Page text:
Mary Ann Patten:
Clipper Ship Heroine
Procedures for Teachers is divided into four sections:
-- Preparing for the lesson
-- Conducting the lesson
-- Extending the lesson
-- Managing resources and student activities.
You will need at least one computer with Internet access to complete this lesson. While many configurations will work, we recommend:
-- Modem: 28.8 Kbps or faster.
-- Browser: Netscape Navigator 3.0 or above or Internet Explorer 3.0 or
-- Macintosh computer: System 7.0 or above and at least 16 MBs of RAM.
-- IBM-compatible computer: 386 or higher processor with at least 16 MBs
of RAM, running Windows 3.1. Or, a 486/66 or Pentium with at least 16 MBs of
RAM, running Windows 95 or higher.
For more information, visit What You Need to Get Connected
in wNetSchool's Internet Primer.
Before you begin, bookmark the following sites:
U.S. America Clipper Ship Museum
TWO YEARS BEFORE THE MAST
Mid-continent Research for Education and Learning
National Maritime Museum
Students should have some familiarity with the Internet and know how to use a Web browser.
In this activity students will gather information about the history and
origin of clipper ships from the following U.S. America Clipper Ship Museum site:
1. Divide the class into two groups. Group 1 should work at
http://www.globalindex.com/clippers/museum/history.htm to gather information about the origin and the speed of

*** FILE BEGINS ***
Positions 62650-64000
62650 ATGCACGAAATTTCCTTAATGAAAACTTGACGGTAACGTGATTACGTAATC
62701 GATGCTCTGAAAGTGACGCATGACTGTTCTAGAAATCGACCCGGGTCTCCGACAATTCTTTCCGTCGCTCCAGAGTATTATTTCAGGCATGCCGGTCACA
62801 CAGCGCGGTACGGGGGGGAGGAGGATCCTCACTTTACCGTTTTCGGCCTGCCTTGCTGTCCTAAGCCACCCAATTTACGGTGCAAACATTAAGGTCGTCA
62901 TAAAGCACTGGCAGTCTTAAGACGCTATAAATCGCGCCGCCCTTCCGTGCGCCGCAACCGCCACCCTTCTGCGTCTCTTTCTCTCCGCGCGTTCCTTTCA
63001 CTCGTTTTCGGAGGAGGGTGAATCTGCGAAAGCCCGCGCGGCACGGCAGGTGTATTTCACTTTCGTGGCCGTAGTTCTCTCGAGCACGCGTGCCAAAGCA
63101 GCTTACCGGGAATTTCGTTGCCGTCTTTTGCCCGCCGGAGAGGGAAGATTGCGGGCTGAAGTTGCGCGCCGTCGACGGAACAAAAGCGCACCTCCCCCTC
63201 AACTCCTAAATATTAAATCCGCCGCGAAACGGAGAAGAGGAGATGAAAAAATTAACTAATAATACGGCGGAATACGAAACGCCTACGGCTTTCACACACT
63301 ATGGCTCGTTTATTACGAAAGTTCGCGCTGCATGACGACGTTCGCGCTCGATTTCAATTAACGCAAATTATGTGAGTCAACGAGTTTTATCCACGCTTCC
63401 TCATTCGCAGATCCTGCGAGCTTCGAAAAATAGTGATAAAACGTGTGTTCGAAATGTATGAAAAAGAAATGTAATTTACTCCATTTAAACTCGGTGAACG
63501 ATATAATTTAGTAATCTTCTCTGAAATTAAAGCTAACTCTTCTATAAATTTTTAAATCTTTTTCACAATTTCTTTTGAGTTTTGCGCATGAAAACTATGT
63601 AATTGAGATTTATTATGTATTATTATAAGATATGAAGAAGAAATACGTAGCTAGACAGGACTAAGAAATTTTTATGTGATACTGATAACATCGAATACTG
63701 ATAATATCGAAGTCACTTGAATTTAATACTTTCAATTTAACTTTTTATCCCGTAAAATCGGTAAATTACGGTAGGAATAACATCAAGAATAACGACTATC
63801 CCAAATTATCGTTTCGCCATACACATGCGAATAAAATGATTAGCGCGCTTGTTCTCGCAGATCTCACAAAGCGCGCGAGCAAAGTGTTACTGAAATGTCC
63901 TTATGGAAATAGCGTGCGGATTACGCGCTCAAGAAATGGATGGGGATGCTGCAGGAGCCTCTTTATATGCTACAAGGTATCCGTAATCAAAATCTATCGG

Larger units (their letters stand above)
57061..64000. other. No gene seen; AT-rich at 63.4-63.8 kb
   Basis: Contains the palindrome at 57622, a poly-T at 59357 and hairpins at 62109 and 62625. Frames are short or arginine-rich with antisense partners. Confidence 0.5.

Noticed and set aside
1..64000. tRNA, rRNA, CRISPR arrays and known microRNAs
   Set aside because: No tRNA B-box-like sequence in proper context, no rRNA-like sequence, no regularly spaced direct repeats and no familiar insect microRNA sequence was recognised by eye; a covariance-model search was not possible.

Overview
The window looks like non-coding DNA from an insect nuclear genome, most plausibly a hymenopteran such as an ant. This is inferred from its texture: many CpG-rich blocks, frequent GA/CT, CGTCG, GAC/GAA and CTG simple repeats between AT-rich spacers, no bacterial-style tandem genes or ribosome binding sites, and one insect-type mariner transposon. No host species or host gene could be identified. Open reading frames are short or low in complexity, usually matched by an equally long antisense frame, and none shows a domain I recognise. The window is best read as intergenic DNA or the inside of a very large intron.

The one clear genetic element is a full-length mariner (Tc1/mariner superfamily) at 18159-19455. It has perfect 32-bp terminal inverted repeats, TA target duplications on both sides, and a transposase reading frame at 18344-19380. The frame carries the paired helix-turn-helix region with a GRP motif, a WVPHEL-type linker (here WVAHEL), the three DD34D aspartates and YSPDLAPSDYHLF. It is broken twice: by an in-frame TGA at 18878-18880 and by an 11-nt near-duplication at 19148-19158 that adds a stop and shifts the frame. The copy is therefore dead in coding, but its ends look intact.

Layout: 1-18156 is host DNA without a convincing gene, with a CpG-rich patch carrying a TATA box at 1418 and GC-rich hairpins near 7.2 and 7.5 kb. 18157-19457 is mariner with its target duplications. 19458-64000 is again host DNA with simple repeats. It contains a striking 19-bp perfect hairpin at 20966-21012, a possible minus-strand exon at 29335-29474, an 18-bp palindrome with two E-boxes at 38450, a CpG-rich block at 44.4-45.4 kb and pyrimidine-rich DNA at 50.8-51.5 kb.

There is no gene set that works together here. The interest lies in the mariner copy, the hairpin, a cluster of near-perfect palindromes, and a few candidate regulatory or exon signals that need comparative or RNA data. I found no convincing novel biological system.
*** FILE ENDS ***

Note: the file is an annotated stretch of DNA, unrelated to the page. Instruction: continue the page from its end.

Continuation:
clipper ships. Group 1 should use the problem/solution organizer.
Group 2 should work at
to gather information about how the dream of building clipper ships
evolved. Group 2 should use this organizer.
2. Each group should do a whole-group presentation to summarize the
information they have learned about clipper ships.
3. Conduct a whole-class discussion of the similarities and
differences between the rise of the clipper ships and our present-day
technological revolution of the World Wide Web. The following is a list of
possible discussion questions:
What characteristics do the men who created the clipper ships have
in common with Silicon Valley's visionaries?
Why was speed important in both cases?
Why did the clipper ships disappear?
Think of products that have become obsolete. What was the cause?
What products have been invented in your lifetime?
Have they changed? How might they change in the future?
Do you think that the Internet is here to stay?
What circumstances might occur that could spell the demise of the Internet?
In this activity students will read background information about Mary Ann Patten's trip in order to gain appreciation for the magnitude of her accomplishment.
1. Richard Henry Dana (1815-1882) came from a wealthy Massachusetts family. He was a student at Harvard University until an illness forced him to abandon his studies. Seeking to regain his health, Dana signed on board a ship headed for California. Dana's book TWO YEARS BEFORE THE MAST is a detailed account of his ocean voyage.
Read chapter 5, "Round Cape Horn." This book may be found in your library or on the following site:
http://www.nightscribe.com/Sports_Recreation/2Y_before_mast.htm (Scroll down to chapter 5.)
2. The students will work in pairs on a short project depicting Dana's voyage. Some possible choices include a diary, a collage, a skit, a musical composition, or a poem.
1. Ask students to assume Mary Ann Patten's identity and write letters home to her family describing her life aboard NEPTUNE'S CAR.